ATLANTA - From renovating a theater in downtown Harlem to buying emergency equipment for the sheriff's office, several Columbia County projects were given nods in the recently approved state budget.
It was a quiet year in local legislation affecting only Columbia County residents.
The issue of giving voters the option of county consolidation never made it into an official bill because area legislators and officials were unable to reach an agreement about the effects of such a plan.
"We still feel like it's very valuable for the county and the thing to do," said Columbia County Commission Chairman Ron Cross. Members of the county government and local legislative delegation plan to meet again soon to discuss the idea. "Hopefully, we can get it presented next year."
On the final day of its session this year, the General Assembly passed an $18.7 billion spending plan for the upcoming fiscal year, which starts in July.
In it, local money will help Augusta Technical College pay for early construction work at its proposed Columbia County campus and for the chamber of commerce to hire a coordinator for its program to bridge the public school system and training for area manufacturing employers.
The project to move the original Evans High School's arch to a new location also got a $10,000 grant.
Planners are hoping to put the 79-year-old stone pillars and arch at a more permanent spot around the pond at the county's library and amphitheater on North Belair Road.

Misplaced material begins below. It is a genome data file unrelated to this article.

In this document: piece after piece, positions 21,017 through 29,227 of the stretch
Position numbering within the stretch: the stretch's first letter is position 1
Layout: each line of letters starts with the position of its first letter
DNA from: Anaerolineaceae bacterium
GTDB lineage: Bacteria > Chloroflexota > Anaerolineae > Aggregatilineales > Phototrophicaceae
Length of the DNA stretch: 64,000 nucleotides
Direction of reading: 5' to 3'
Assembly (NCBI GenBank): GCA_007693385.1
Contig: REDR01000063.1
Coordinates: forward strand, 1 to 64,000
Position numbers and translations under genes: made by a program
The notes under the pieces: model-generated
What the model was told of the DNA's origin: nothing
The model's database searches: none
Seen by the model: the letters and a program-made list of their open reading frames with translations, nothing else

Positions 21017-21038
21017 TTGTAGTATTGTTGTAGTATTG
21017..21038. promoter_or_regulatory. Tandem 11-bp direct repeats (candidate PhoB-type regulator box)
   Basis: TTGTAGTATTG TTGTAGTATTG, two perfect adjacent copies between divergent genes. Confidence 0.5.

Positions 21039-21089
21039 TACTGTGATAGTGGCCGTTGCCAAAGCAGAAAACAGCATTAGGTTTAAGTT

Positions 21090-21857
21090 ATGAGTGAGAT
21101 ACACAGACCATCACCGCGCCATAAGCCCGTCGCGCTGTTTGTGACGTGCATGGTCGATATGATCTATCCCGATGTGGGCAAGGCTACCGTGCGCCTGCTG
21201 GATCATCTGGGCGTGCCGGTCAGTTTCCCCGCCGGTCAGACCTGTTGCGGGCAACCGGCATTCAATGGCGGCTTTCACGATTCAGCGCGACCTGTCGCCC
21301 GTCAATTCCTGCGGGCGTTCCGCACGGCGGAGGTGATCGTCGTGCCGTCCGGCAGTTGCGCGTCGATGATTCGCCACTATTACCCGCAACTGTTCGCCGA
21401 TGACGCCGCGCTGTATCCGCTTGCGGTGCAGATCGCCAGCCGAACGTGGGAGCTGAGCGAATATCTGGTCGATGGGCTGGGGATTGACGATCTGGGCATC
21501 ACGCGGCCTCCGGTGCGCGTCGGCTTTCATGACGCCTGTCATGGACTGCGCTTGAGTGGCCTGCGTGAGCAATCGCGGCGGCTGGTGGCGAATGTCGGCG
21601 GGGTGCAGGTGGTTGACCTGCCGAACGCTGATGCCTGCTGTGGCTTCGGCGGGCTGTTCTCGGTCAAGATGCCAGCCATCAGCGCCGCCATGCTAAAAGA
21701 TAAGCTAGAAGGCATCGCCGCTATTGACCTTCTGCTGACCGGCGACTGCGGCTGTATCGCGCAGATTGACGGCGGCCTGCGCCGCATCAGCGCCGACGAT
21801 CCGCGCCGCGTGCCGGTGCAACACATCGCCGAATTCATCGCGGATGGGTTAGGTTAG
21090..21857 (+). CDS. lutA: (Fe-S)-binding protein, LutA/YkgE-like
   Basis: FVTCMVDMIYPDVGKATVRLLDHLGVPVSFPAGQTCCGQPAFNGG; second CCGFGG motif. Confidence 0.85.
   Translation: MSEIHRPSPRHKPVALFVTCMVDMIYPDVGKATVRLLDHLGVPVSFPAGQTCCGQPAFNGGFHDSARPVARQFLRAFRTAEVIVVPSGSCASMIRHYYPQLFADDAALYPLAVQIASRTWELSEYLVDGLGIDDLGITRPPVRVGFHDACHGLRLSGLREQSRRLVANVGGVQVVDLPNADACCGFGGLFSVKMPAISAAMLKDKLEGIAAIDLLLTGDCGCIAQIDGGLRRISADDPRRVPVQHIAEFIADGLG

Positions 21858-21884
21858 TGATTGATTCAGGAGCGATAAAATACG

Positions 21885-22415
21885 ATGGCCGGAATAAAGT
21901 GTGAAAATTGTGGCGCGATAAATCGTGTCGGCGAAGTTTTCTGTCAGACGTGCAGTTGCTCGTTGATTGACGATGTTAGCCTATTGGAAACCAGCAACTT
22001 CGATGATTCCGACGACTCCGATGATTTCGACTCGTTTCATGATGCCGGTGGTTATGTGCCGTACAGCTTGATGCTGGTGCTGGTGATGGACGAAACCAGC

"It's going to cost a lot more than that, but they're engaging in the fundraising now," Cross said.
The Legislature handed out about $6.5 million in similar local assistance grants statewide this year.
Through the process, Harlem officials successfully lobbied for money to upgrade the former Columbia Theatre, which city officials hope to eventually turn into a performing arts space as well as a place to hold arts and drama classes.
Though the $40,000 state budget writers included was less than the city's request, the appropriation will help start work on converting former film rooms into teaching areas.
"Every bit helps," said Ann Blalock, the president of the Harlem Economic Development and Industry Foundation, who estimates that the initial renovation phase will take almost $85,000. "We're not turning anything down."
Meanwhile, the long-discussed plans to open a satellite campus of Augusta Tech in Grovetown got another boost in the state budget, with $135,000 included for pre-construction site work at the property.
During the budget negotiations process this year, that money appeared to be in jeopardy when the Senate cut it out of its recommendations. But it was restored in the final version of the budget that lawmakers voted on the night of March 30, their last day in Atlanta for the year.
"Hopefully, we're going to get the ground broken this summer," Sen. Jim Whitehead, R-Evans, said about the facility, which has received the bulk of its funding in previous state budgets. "We'll be ready to go at a much faster pace."
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